NB1:  No edition is given of first editions.

NB2:  In the case of ebooks: put  the word [internet] after the title . Put after publication year: {Accessed on: year-month-day]. Then put: Available via: ... (URL).

Vancouver reading list: Edited volume

Last name initial(s)Title of articeIn: Last name initial(s), editors. Title of edited volume. Place of publicationpublisher; year of publication. page numbers.

Example:
Meltzer PS, Kallioniemi A, Trent JM. Chromosome alterations in human solid tumors. In: Vogelstein B, Kinzler KW, editors. The genetic basis of human cancer. New York: McGraw-Hill; 2012. p.93-113.

NB1: Of first editions no edition is given

NB2:  In the case of ebooks: Put [Internet] after the chapter title. Put after the page numbers at the end; [ Accessed on: year-month-day]. Then put; Available via: ... (URL).

Vancouver reading list: website

Publishing bodyTitle. [Internet]. Available from: URL. [Accessed Date of access].

Example 1:
European Space Agency. ESA: Missions, Earth Observation: ENVISAT. [Internet]. Available from: http://envisat.esa.int/. [Accessed 3rd July 2008].

Example 2: 
Nederlands Huisartsen Genootschap. Samenvattingskaart Anemie, in herziening 2003. [Internet]. Available from: http://www.nhg.org/standaarden/samenvatting/anemie . [Accessed 11th September 2013].

NB.  Make sure that the links you include are working links! The best thing to do is to use a permanent hyperlink, for instance the  DOI (Digital Object Identifier). Never use hyperlinks from searches. They often come with a (search) session code. Once the search session is over, the hyperlink no longer works.

Vancouver reading list: blogposts

Last name Initial. Title of blogpost. Tittle of weblog. [Online]. Available from: URL [Accessed date of consultation].

Example:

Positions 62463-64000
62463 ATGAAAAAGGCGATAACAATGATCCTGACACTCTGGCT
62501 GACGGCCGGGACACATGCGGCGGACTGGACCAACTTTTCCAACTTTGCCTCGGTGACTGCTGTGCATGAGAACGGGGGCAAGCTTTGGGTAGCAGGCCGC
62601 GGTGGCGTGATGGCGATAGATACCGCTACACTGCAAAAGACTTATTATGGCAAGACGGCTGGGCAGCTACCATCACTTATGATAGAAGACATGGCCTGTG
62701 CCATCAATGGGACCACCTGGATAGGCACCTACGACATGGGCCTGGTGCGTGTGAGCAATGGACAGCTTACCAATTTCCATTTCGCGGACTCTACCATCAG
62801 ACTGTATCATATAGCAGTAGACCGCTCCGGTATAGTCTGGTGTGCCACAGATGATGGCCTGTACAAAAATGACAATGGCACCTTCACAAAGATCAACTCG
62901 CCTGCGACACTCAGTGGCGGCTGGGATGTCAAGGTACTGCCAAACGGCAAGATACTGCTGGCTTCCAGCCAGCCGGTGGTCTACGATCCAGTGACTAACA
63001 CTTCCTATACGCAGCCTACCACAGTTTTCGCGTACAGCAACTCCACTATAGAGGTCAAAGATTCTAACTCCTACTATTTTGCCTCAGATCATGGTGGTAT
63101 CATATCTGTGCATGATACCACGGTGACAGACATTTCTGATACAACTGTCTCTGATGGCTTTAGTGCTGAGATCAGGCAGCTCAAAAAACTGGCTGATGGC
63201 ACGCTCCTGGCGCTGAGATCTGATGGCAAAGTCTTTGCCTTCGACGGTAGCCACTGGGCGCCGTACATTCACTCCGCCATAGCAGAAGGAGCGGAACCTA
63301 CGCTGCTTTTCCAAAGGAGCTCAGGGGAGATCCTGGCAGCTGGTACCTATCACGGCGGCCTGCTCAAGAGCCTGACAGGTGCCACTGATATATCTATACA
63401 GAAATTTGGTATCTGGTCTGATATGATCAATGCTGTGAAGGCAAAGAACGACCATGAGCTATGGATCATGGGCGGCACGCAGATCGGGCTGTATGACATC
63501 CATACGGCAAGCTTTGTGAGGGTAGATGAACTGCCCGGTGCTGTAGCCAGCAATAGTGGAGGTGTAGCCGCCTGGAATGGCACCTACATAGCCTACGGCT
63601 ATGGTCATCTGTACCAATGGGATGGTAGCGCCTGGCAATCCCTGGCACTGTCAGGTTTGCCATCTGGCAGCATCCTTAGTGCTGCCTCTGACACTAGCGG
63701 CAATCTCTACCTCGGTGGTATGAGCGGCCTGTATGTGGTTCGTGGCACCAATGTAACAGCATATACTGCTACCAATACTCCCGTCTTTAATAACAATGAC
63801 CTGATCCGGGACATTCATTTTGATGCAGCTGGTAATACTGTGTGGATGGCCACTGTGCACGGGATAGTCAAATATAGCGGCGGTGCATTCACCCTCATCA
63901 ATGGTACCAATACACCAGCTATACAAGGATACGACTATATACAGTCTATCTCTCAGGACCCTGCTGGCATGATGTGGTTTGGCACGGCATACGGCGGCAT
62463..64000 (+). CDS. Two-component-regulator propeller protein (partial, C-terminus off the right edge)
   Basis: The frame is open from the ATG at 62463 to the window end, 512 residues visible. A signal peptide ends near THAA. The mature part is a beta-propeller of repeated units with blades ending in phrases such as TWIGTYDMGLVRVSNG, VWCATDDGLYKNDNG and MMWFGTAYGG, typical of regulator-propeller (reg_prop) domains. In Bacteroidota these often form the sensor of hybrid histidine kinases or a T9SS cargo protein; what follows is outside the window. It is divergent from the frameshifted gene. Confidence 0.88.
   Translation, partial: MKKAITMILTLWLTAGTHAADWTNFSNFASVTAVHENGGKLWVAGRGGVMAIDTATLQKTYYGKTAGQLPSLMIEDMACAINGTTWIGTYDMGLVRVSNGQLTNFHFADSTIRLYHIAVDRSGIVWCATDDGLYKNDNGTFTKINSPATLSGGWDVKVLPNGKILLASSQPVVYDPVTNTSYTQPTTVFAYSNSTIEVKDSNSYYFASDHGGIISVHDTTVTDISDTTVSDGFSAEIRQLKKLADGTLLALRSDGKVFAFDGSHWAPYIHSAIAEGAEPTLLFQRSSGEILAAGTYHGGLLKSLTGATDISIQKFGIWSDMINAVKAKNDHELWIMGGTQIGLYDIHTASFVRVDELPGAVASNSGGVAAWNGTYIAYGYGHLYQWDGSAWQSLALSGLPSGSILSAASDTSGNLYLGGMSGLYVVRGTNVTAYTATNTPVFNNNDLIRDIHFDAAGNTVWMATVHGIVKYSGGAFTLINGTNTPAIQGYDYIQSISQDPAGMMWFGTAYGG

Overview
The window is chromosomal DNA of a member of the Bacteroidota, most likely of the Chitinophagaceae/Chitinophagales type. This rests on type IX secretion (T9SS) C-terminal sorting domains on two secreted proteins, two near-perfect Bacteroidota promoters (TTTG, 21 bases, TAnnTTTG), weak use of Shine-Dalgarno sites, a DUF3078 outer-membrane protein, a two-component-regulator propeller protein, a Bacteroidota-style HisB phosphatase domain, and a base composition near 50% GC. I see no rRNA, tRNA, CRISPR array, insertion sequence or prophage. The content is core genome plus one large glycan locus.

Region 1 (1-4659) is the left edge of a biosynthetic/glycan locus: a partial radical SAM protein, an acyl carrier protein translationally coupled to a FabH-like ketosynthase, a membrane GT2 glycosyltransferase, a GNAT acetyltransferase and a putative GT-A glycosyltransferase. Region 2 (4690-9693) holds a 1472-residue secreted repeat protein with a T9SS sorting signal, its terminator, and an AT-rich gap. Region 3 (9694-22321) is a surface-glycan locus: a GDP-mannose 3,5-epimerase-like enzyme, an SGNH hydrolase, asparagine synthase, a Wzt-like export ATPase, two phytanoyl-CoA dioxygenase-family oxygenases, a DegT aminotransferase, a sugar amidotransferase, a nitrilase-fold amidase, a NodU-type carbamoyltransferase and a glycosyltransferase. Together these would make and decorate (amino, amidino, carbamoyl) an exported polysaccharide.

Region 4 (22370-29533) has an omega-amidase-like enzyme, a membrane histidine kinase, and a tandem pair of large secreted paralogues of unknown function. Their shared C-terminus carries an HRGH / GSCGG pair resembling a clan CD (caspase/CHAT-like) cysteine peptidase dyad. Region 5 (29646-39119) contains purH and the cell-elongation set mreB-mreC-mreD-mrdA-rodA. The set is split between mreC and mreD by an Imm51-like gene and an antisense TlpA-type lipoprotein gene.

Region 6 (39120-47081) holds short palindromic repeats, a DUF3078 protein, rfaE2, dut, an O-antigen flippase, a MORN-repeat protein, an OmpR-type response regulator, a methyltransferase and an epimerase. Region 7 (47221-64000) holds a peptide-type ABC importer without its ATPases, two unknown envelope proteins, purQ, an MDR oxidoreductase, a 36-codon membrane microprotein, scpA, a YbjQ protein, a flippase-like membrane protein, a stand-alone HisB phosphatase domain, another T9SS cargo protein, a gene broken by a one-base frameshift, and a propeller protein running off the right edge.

Goldacre B. Trivial Disputes. Bad Science. Weblog. [Online]. Available from: http://www.badscience.net/2008/02/trivial-disputes-2/ [Accessed 19th June 2008].

Characteristics Vancouver citation style

Special characteristics of the Vancouver style:

  • The Vancouver style is a numerical citation style.: the references are numbered consecutively in order of appearance in the text
  • The reading list is presented in ascending numbers
  • The Vancouver style does not use the full title of the journal but uses an abbreviation instead:

Example: "New England Journal of Medicine" is abbreviated as "N Engl J Med".

The abbrevations that are used are the same as in Pubmed;

  • Search in the list used by PubMed.
  • Enter the full title of the journal and put it between inverted commas.
  • Select the matching journal
  • Another useful tool is the ISI abbreviations list

Vancouver: in-text references

The Vancouver citation style is a numerical citation style.

  • The numbers are put in the text between (square) brackets or in superscript:

Vancouver reading list: tweets

Tweets are so short that it is possible to include them in their entirety - between inverted commas - in the reading list. Close with "Tweet". 

Example:
UCL Libraries "Take care on ice as 19th Century Newspapers reported loss of many lives after it broke in Regent's Park on 15 Jan.1867". 15 Jan 2013, 3:19pm. Tweet.

NB: The date and time of a message on Twitter reflect the time zone of the reader.